Mobile access makes it a good time to be in healthcare business if it’s simple and seamless, according to Carl Natenstedt, CEO, Z5 Inventory Inc., Austin, TX.

“Mobile technologies, including voice, scanning and other solutions that can accompany today’s powerful mobile devices, enable great advances in healthcare supply chain,” he said. “By placing easy-to-use mobile technologies that are reliably connected to the primary operational systems like ERPs and EHRs in the hands of clinicians and support staff, we can enable the capture of real-time product usage information accurately and consistently. This data, when analyzed with modern data mining techniques can open up new opportunities for operational improvements unlocking savings previously unattainable. The key to success for new mobile solutions is ease-of-use. These solutions need to be as simple and unobtrusive to use as today’s modern social media apps. They need to run on reliable, easily integratable platforms, making them ubiquitous in the clinical setting.”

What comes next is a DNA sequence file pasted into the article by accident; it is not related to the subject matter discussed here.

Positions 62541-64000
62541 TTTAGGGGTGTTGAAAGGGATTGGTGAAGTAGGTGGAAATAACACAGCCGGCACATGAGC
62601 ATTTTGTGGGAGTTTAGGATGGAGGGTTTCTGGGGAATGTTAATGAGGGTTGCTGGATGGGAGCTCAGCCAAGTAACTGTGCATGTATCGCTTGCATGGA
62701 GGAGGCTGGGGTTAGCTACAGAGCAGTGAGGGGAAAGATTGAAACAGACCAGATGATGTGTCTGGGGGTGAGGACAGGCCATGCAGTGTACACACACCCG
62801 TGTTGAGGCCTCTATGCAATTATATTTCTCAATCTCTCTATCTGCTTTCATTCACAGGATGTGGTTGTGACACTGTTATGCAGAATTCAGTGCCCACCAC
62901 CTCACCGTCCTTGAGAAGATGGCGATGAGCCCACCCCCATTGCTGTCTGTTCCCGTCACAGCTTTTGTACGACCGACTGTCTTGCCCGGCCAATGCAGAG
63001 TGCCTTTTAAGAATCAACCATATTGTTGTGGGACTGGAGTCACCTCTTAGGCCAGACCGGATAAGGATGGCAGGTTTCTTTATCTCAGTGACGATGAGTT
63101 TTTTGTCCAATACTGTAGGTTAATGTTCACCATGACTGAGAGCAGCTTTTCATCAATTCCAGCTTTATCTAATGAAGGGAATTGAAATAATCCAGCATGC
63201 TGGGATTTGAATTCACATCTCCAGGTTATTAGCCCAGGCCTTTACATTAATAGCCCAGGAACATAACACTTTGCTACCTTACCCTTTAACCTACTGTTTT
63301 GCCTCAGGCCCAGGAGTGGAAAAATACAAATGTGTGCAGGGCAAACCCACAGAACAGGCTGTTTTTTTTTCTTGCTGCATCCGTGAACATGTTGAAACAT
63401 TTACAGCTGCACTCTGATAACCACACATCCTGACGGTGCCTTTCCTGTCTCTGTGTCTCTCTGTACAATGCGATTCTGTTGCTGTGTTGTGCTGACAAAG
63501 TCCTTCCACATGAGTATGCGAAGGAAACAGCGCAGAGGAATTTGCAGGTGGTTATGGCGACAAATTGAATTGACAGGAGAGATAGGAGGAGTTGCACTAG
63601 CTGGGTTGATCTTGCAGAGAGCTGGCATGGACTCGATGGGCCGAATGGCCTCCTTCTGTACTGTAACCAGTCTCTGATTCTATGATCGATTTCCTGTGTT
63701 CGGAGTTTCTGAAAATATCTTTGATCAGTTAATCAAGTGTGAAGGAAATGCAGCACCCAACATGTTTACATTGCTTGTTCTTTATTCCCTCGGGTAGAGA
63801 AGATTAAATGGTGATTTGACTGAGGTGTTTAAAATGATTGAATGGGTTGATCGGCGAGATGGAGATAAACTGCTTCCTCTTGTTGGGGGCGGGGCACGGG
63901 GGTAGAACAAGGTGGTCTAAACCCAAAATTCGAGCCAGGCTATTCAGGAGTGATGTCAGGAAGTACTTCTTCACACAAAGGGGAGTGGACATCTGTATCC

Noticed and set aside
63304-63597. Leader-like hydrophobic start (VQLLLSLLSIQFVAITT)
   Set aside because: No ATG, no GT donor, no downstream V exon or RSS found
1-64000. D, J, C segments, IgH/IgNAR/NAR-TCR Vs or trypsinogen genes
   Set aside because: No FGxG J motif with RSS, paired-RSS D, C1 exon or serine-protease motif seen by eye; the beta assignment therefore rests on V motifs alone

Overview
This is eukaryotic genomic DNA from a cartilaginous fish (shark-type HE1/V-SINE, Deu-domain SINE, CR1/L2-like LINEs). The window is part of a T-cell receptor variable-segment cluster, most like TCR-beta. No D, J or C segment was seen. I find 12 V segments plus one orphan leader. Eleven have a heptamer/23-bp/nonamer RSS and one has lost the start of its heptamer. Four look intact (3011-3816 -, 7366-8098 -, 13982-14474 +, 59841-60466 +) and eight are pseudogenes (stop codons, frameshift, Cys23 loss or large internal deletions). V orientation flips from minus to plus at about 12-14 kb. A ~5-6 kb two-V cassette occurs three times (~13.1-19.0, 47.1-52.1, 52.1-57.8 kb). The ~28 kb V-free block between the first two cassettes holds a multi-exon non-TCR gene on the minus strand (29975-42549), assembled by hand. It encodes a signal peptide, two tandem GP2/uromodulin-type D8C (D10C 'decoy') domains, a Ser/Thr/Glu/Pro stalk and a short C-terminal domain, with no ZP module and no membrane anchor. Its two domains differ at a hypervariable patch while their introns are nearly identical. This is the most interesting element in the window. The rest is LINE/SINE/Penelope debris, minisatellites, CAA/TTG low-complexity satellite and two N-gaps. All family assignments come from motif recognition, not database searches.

Mobile tech can fuel financial and operational opportunities in several ways, which Gregory Seiders, Director, Supply Chain, Claflin Co., Warwick, RI, categorizes as preventing losses in terms of costs or increasing revenue.

“While mobile technology can certainly aid in preventing losses, perhaps the largest opportunity is increasing revenue through capturing patient charges,” Seiders insisted. “With clinicians rightfully focused on properly completing procedures and patient care, it is little surprise that not all billable items used in a procedure are recorded on paper. Mobile technology can be used to quickly tie captured bar codes and lot numbers to patient Medical Resource Numbers (MRNs), with scanning capabilities speeding data recording and preventing common errors. The inherent benefits of speed and accuracy lead to improved efficiency, lower cost, and a chance to create an environment of continuous improvement within the supply chain.”

Mobile tech also can reduce the amount of time that clinicians spend trying to locate products they need, Freund continued.

“We have all seen the case studies that show where clinicians can spend as much as 20 percent of their day on supply chain-related activities, the most frustrating of which is trying to find the items they need,” he said. “Using mobile technology, nurses can simply scan the bar code for an item that has stocked out of a supply room. The mobile device will display all locations in the hospital or even in other hospitals within the system where that item exists and enable the nurse to execute a transfer of the item from one stocking location to another. Having this capability allows nurses to spend more time with patients and less time looking for supplies.”

For the article in its entirety:  Mobile Tech Expands To Strengthen Supply Chain Links